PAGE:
• Free movement of people ends: no automatic right to work or do business except for those already in place; EU health and social security agreements with the UK end. Different immigration rules in each country for UK citizens.

It would create disruption to supply chains, trade barriers in EU markets, longer-term costs to all businesses and economic downturn in the UK. The International Monetary Fund (IMF) has recently forecast that a no-deal Brexit would push the UK into a recession, with growth declining by 3.5% over two years. Bank of England stress test modelling estimates 6.5% inflation and a 25% fall in sterling, to below parity with US $. 

In the first weeks and months of a no-deal Brexit, there may be delays with goods being held up at ports or EU borders as a result of new customs checks and initial chaos. Dover and Folkestone are expected to be pinch points due to the high volume of traffic. Over the medium term, increased costs would include tariffs, customs administration, new regulatory compliance costs in EU, labour market inflation and foreign exchange impact.

3. Brexit with a deal: an orderly transition

If Parliament ratifies the withdrawal agreement negotiated between the EU and UK, it provides for a further transition period during which a future EU-UK trading relationship is negotiated and UK trade deals with third countries can begin to be negotiated. 

This future relationship may be the type of Free Trade Agreement set out in the current political declaration agreed by the UK government and the EU (more details here) or it may include a customs union (more on this here).  

The withdrawal agreement provides for:

  • a transition period to 31 December 2020 during which access to markets, programmes and regulatory regimes will remain largely unchanged. This can be extended for another two years to December 2022.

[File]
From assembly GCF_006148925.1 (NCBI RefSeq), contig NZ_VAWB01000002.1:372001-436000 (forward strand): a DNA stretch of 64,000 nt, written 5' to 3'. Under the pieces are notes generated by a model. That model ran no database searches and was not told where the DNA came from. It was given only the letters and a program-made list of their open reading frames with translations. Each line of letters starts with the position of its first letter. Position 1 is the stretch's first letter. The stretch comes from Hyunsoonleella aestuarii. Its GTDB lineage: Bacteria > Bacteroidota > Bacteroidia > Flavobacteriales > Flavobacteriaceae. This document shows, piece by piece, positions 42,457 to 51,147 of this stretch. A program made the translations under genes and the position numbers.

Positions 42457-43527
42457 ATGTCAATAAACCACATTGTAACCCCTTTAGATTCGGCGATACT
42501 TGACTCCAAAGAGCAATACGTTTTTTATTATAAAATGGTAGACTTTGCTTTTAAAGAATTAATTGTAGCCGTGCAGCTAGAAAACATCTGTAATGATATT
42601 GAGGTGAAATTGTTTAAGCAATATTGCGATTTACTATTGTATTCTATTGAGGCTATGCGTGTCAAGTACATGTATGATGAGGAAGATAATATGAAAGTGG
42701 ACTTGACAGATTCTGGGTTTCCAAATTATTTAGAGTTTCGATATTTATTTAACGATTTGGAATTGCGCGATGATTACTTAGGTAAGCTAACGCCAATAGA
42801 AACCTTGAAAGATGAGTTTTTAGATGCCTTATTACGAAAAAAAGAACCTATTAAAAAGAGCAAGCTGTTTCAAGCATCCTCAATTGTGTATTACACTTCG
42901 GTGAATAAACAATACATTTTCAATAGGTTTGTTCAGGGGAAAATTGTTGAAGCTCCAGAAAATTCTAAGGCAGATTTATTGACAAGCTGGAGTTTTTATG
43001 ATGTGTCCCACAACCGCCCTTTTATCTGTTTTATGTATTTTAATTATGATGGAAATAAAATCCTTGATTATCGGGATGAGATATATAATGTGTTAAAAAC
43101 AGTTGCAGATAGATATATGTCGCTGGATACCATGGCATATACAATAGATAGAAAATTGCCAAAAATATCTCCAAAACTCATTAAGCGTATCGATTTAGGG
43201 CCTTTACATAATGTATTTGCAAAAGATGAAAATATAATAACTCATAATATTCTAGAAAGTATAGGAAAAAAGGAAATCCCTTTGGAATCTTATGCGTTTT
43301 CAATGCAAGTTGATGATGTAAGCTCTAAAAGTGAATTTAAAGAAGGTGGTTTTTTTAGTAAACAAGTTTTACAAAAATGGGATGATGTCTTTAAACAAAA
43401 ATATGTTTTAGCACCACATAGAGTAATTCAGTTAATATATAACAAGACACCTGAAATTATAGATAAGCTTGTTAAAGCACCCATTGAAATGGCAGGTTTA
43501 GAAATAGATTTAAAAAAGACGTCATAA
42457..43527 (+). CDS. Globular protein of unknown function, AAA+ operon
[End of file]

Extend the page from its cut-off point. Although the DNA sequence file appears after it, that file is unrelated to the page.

• a guarantee of a permanent open border between Ireland and Northern Ireland. If needs be this will be achieved by the whole of the UK staying in the EU customs union after the end of the transition period; this is what is known as the ‘backstop’ which will only come into effect if the UK and EU have not reached an agreement on their future trading relationship in a way that maintains an open border.

Following on from that, a further series of trade deals and agreements over a period of five to ten years will gradually transition the UK to its new place in the world. The Withdrawal Agreement does not provide a legal basis for the UK’s permanent, longer-term relationship with the EU, this will be negotiated during the transition period (this EU-UK trade agreement is unlikely to be finalised before 2021 at the earliest.  

During the transition period the UK will also be free to negotiate trade deals with other counties, such as the USA or China, although these would not be able to come into force until after the transition. In practice, these third country trade negotiations may need to wait until after the UK has agreed its trade deal with the EU, as the terms of any future relationship with the EU may determine what is negotiable.  

During transition, talks on the future relationship between the UK and EU could break down and could lead to a WTO based Brexit, similar to no-deal. Equally talks could take a very long time and lead to an ongoing period of uncertainty – with ‘doldrums’ become an extended norm in British politics.

How can you navigate through this?

You can avoid getting stuck in the doldrums yourself by following our tips on creating, protecting and transforming value during the extension period: 

  • assess the likely Brexit destinations: scenario planning and meausuring risk and opportunity
  • identify no regrets decisions that work in all scenarios, and 
  • press on with strategies to exploit the opportunities this disruption creates.

More on these tips here.

Welcome to Chapter Two of Brexit:  continued political uncertainty and a range of possible outcomes!